`git integrate` all humans
git integrate all humans
A few months ago I came up with git-vaudeville, a git hook management system. Quite a basic affair, but it allows for a few nice tricks; one of them being the creation of custom phase hooks.
In this blog entry, I'll show how it can work using a made-up git command
living at the core of my workflows:
The motivation: merging good, but integrate
When I code, I have a golden rule: the development branch belongs to me, the main branches belong to the project.
That means that during development I can -- and believe you me, I do -- do all kinds of atrocities. I generate tons of commits with unhelpful "wip" messages. I commit, revert, revert the revert. I break tests. I mix features together. I am, in short, the monster your managed warned you about.
But it also means that once I did what needed to be done, I feel a professional duty -- nay, pride -- to erase, delete, remove, and bleach all of my ignominies. What happens in the kitchen might be a bloody butchery, but what will be placed on your table will be both delicious and Instagram-worthy.
That transition from hacking floor to world presentable follows a pretty consistent list of sanity checks, and grooming actions. The coded needs to be linted according to the project's rules. Commits have to be tidied and aggregated. Swearing and sensitive information has to be filtered out. Etc.
Enter the concept of an integration merge, as a merge targeting an "official" branch for which grooming has to performed in addition of the merging itself.
Years ago I wrote a Perl script implementing such a
git integrate commmand
(and blogged about it here). It's a script that served
me well, but with
git-vaudeville, we can break it in smaller bits.
'git integrate' by the way of git-vaudeville
What we want to do is to implement all checks as individual hooks and create a
git integrate command that is, at its core, as basic as possible.
git picking any
git-* executable in the path as a cromulent
git subcommand, we can do that by writing this
git-integrate shell script:
#!/usr/bin/env fish set -l branch $argv set -x GIT_INTEGRATE_ARGS $argv if test -z $branch set branch master end git vaudeville run integrate $branch ( git rev-parse HEAD) set dirty ( git status --porcelain ) if test ! -z $dirty echo "oh my, stuff is lying around" for line in $dirty echo $line end exit 1 end git checkout $branch and git merge --no-ff -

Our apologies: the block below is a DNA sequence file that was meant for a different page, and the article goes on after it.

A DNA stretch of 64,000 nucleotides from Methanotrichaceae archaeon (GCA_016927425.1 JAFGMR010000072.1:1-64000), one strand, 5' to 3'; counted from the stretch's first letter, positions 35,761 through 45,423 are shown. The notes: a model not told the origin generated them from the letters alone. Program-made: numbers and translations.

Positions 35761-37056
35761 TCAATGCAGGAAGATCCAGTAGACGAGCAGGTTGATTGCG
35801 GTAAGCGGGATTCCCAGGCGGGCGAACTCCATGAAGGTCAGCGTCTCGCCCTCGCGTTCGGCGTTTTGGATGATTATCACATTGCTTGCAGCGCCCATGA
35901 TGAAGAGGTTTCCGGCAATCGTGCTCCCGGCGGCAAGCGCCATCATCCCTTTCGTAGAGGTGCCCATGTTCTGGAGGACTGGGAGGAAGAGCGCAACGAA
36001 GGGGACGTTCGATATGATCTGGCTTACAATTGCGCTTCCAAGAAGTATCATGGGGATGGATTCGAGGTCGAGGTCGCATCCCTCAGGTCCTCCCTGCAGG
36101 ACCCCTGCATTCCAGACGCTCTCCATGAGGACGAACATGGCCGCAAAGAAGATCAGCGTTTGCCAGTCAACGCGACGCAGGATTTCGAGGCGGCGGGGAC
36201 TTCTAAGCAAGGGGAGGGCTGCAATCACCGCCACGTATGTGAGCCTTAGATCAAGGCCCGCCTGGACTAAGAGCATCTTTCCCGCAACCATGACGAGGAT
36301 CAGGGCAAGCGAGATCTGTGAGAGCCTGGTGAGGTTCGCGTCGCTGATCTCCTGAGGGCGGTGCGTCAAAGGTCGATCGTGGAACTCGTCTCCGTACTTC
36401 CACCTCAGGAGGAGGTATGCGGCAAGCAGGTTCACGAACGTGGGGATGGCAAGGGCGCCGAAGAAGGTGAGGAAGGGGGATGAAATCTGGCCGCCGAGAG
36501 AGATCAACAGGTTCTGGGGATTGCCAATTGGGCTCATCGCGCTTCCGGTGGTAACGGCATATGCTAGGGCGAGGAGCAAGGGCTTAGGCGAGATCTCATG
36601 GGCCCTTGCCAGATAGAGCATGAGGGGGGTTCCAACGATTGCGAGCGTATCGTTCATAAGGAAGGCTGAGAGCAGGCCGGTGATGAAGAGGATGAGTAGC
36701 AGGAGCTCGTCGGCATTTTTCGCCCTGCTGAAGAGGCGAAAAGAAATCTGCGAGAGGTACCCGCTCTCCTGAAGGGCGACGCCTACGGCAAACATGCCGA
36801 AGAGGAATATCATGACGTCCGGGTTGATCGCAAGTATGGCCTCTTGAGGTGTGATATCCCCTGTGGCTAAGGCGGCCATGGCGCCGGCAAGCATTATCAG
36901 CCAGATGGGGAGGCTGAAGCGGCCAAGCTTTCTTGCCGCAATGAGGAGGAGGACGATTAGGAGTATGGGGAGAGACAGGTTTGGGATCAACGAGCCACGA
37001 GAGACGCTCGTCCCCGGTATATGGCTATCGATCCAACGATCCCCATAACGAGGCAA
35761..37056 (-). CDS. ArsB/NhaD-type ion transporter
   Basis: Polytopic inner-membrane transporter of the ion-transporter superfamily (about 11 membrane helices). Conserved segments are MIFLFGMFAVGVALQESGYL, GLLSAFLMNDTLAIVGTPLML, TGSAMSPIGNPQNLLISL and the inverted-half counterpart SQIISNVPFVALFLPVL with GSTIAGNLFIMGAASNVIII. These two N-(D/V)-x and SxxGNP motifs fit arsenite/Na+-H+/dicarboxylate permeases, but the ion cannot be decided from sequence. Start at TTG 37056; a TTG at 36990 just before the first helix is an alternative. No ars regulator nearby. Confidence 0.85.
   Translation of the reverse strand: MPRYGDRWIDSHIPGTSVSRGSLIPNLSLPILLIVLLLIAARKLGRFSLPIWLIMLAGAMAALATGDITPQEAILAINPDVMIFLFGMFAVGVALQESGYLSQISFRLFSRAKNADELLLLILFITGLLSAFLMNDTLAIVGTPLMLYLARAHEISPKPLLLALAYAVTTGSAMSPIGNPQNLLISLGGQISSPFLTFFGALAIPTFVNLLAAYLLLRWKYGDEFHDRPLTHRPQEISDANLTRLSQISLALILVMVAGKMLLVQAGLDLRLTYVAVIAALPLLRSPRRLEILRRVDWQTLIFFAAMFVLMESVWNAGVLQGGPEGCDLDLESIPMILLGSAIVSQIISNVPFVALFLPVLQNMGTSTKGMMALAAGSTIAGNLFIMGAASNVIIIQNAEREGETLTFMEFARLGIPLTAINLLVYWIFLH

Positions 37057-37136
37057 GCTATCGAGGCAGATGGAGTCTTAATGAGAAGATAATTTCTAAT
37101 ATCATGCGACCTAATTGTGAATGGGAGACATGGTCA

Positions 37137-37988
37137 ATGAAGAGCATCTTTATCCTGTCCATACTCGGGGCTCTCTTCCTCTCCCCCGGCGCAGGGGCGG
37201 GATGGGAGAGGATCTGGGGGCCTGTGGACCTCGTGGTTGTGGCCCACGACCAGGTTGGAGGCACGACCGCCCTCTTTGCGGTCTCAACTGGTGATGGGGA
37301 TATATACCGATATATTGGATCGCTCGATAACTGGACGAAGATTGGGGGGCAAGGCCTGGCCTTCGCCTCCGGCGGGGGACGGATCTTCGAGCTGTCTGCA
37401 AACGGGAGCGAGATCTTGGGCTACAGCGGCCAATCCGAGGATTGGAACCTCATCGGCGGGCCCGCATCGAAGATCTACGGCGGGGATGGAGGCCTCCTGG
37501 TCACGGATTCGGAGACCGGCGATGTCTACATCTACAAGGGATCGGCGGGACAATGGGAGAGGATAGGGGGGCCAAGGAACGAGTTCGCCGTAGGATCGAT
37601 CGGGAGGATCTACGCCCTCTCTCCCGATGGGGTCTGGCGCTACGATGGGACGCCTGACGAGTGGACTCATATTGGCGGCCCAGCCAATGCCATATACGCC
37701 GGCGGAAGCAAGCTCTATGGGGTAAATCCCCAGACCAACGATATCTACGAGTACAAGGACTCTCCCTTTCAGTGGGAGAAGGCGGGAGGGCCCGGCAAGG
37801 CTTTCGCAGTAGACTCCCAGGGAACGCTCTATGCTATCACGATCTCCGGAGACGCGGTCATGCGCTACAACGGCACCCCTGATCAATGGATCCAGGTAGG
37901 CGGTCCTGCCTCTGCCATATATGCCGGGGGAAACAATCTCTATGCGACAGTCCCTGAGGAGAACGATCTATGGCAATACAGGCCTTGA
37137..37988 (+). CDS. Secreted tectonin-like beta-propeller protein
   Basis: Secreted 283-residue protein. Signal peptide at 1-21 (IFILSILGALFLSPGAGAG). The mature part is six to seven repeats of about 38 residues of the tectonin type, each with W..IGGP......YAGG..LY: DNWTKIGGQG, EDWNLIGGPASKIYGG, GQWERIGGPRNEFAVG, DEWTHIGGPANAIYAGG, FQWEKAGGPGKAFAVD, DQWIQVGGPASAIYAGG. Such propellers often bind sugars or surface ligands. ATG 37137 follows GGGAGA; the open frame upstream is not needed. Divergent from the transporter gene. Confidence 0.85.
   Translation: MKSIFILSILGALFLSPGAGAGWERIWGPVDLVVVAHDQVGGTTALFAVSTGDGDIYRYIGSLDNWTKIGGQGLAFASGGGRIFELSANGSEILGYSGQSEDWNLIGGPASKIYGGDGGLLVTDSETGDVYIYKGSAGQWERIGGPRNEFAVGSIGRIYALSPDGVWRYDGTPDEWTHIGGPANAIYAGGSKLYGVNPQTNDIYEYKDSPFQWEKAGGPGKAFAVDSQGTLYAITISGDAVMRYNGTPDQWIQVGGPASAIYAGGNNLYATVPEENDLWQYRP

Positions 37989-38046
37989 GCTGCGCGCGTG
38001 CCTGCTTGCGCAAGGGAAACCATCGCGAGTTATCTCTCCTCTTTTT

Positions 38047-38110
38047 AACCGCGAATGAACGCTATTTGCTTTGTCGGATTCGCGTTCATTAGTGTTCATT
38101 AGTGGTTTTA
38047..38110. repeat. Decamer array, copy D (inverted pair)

The magic line there is
git vaudeville run integrate, which tells
git-vaudeville to run all hooks related to the phase
integrate is not a real
git phase, but
git-vaudeville -- blessed be its simple mind -- doesn't
know that and doesn't care.
And thus, because we've created a new pseudo-phase we can use to dump all the tests and actions our hearts desire, the main script is left with a single hard-check, where we verify that the branch is devoid of any littering before the merge. If it is indeed clear, we do a non-fast forward branch and call it a day.
A few hooks
So, what kind of hooks can be implemented? For giggles and inspiration, here's a few I'm using these days.
Whenever I can, I rebase my work branch atop the main branch, as it makes for a cleaner history. If I can't, I still try to merge the main branch in, to deal with any conflicts on my own terms.
#!/usr/bin/env fish set -l target $argv git branch --contains $target | grep '^\*' if test $status -ne 0 echo "not rebased atop $target" exit 1 end echo "rebased atop $target"
A lot of projects have specific linting rules. If I detect one, lint the files I've touched, and commit the cleanup automatically.
#!/usr/bin/env fish function do_prettier -a target branch echo "prettier detected" set files ( git diff --name-status $target... \ | perl -anE'say $F if $F =~ /[MA]/' ) prettier --write $files or exit 1 git add $files git status | grep 'working tree clean' or git commit -m "prettier" end if test -f prettier.config.js do_prettier $argv else if test -f package.json -a -n (cat package.json | jq .prettier) do_prettier $argv else echo "no linter detected" end
In JS-land, a good debugging session often involves
a liberal peppering of
console.log. I don't want them
to seep in the final product:
Any fixup commit should be squished before a merge.
#!/usr/bin/env fish set -l target $argv set -l fixups ( git log --oneline $target...| grep 'fixup!') if test -n "$fixups" echo got some 'fixup!' commits to squish for line in $fixups; echo $line; end exit 1 end
Merging code that causes tests to fail? That's embarrassing.
#!/usr/bin/env fish if test -f package.json npm run test exit $status end if test -f dist.ini dzil test exit $status else if test -d t prove -l t test exit $status end echo "no test framework detected"
Next steps toward an integreater future
For now I'm mostly satisfied with the system as-is. I might create
examples directory as part of
git-vaudeville where I'll dump some of
my most useful hooks. Something else I have a mind of doing is adding
the ability to interactively disabling some hooks for a specific run, for
those times when you consciously need to break the rules. But in the